An interesting difference between defining events and defining properties is that an event's accessors and the private field being used by the accessors are all emitted by default in C# and Visual Basic .NET. In C#, you can opt to explicitly define these accessors in case you want to implement the event in an alternative way, but the default behavior is almost always sufficient. To get a clear picture of what an event definition really means, here's how you could define everything explicitly in C# and get the same behavior as the DisplayMessage event definitions shown previously:

// Private delegate field
private DisplayMessageEventHandler displayMessage;
// Public event with explicit add/remove accessors
public event DisplayMessageEventHandler DisplayMessage
{
 [MethodImpl(MethodImplOptions.Synchronized)]
 add { displayMessage += value; }
 [MethodImpl(MethodImplOptions.Synchronized)]
 remove { displayMessage -= value; }
}

The MethodImplAttribute pseudo-custom attribute is used with the Synchronized value to ensure that multiple threads can't execute these accessors simultaneously.

Listing 4 continues the example from the previous three listings, but this time using events instead of callback interfaces or just delegates.

Listing 4—Using Events to Provide Callback Functionality in C#

 1: using System;
 2:
 3: // The delegates
 4: public delegate void DisplayMessageEventHandler(string text);
 5: public delegate void UserJoinedEventHandler(string user);
 6: public delegate void UserLeftEventHandler(string user);
 7:
 8: public class Display
 9: {
10:  public void ConsoleMessage(string text)
11:  {
12:   Console.WriteLine("MESSAGE: " + text);
13:  }
14:
15:  public void AnnoyingMessage(string text)
16:  {
17:   System.Windows.Forms.MessageBox.Show("MESSAGE: " + text);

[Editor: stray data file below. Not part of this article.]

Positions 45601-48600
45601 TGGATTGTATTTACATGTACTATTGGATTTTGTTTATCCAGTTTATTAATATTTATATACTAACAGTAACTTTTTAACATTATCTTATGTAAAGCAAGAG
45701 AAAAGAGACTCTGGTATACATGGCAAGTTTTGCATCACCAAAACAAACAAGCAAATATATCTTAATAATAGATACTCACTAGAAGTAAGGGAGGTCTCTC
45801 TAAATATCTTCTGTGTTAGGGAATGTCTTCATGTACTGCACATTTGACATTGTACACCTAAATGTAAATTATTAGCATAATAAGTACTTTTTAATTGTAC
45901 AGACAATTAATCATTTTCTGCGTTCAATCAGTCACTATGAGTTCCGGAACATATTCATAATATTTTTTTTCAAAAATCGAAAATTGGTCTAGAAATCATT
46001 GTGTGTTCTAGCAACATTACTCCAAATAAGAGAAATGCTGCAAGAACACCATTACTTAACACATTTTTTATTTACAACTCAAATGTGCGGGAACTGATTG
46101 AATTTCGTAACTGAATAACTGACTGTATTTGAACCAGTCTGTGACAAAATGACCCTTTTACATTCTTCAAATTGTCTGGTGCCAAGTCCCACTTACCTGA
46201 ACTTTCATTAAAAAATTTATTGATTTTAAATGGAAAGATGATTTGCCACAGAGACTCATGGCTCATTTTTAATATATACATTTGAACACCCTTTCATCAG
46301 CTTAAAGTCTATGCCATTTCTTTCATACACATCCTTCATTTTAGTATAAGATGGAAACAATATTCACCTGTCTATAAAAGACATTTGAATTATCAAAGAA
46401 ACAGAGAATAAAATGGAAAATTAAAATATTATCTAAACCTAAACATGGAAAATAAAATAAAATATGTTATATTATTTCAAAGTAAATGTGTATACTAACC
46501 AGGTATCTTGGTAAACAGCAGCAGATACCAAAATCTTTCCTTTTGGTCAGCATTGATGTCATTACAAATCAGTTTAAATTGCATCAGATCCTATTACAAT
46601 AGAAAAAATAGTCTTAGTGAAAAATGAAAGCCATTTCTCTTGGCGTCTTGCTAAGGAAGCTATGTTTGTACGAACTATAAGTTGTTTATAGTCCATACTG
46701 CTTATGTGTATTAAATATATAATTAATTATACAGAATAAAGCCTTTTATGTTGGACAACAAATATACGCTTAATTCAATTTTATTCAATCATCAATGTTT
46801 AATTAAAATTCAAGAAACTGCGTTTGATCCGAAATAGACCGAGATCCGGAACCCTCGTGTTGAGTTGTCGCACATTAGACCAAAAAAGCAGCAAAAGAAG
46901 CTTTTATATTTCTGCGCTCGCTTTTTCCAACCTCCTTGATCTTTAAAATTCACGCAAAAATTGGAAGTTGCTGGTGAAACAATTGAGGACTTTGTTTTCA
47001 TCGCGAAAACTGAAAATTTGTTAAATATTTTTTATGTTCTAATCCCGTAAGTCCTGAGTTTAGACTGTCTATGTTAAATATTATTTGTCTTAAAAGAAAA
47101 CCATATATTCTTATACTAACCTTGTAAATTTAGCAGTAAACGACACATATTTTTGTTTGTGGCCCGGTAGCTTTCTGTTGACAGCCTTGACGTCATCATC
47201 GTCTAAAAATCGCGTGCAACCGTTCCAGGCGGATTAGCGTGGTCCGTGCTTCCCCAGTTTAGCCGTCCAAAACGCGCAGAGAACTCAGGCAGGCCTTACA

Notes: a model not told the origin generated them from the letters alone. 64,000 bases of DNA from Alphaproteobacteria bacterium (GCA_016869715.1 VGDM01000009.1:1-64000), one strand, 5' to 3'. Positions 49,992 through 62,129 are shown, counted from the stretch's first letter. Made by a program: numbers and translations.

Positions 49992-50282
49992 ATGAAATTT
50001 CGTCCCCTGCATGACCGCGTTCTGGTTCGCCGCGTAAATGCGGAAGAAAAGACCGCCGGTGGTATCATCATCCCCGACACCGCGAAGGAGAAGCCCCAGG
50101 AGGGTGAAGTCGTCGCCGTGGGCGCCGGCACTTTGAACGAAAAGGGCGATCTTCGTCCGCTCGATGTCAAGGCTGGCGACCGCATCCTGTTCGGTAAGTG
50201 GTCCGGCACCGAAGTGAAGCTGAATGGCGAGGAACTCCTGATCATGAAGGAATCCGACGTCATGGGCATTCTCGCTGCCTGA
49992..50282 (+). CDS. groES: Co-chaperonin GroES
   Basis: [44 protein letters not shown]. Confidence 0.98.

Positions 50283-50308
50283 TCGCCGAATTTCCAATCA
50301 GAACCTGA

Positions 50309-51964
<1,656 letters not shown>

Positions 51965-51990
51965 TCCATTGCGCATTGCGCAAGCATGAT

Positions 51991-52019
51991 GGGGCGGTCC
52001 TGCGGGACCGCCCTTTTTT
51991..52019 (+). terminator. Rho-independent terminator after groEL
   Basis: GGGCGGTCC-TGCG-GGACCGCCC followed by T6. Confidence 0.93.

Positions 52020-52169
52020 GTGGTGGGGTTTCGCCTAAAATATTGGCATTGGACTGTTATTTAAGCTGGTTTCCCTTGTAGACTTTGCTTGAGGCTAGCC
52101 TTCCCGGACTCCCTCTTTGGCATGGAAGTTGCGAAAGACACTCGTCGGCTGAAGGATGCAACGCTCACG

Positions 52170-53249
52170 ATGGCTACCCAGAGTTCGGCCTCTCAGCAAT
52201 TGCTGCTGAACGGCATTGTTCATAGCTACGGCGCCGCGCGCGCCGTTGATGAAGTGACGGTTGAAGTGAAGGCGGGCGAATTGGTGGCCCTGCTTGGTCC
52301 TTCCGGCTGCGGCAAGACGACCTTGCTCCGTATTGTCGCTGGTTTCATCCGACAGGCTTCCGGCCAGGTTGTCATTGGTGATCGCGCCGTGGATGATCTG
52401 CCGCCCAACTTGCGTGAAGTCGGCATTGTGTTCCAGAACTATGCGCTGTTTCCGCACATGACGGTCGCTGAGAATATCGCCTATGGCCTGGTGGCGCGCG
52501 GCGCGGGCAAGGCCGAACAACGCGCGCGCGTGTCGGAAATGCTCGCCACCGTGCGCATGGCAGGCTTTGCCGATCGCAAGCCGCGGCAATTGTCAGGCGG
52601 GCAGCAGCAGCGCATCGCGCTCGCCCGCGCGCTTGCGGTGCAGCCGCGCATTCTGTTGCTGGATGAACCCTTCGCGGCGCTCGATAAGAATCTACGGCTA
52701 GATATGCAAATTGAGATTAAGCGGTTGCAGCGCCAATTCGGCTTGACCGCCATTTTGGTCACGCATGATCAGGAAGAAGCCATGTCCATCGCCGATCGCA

18:  }
19: }
20:
21: public class ChatRoomClient
22: {
23:  public static void Main()
24:  {
25:   Display display = new Display();
26:   ChatRoomServer server = new ChatRoomServer();
27:   server.DisplayMessage += new
28:    DisplayMessageEventHandler(display.ConsoleMessage);
29:   server.DisplayMessage += new
30:    DisplayMessageEventHandler(display.AnnoyingMessage);
31:   ...
32:   server.Run();
33:   ...
34:   server.DisplayMessage -= new
35:    DisplayMessageEventHandler(display.ConsoleMessage);
36:   server.DisplayMessage -= new
37:    DisplayMessageEventHandler(display.AnnoyingMessage);
38:  }
39: }
40:
41: public class ChatRoomServer
42: {
43:  // The events
44:  public event DisplayMessageEventHandler DisplayMessage;
45:  public event UserJoinedEventHandler UserJoined;
46:  public event UserLeftEventHandler UserLeft;
47:
48:  public void Run()
49:  {
50:   ...
51:   // The callback
52:   if (DisplayMessage != null) DisplayMessage(text);
53:   ...
54:  }
55: }

This listing starts the same as Listing 2, but with the delegates renamed with an EventHandler suffix. ChatRoomServer now has three event members defined in Lines 44–46, each one using one of the three delegate types. ChatRoomClient adds two delegates to the DisplayMessage event (Lines 27–30) and removes them when it's finished listening to the events (Lines 34–37). Line 52, by invoking the delegate, causes the event to be raised so both ConsoleMessage and AnnoyingMessage are executed.

FAQ: What do I use on the right side of the -= operator when unhooking an event handler? How could subtracting a new delegate instance possibly unhook the instance that was added?

Unhooking an event handler is an odd-looking operation because a new delegate instance is usually what gets subtracted rather than the delegate instance that was originally added. For example:

// Hook up the event handler
server.DisplayMessage +=
 new DisplayMessageEventHandler(display.ConsoleMessage);
...
// Unhook the event handler
server.DisplayMessage -=
 new DisplayMessageEventHandler(display.ConsoleMessage);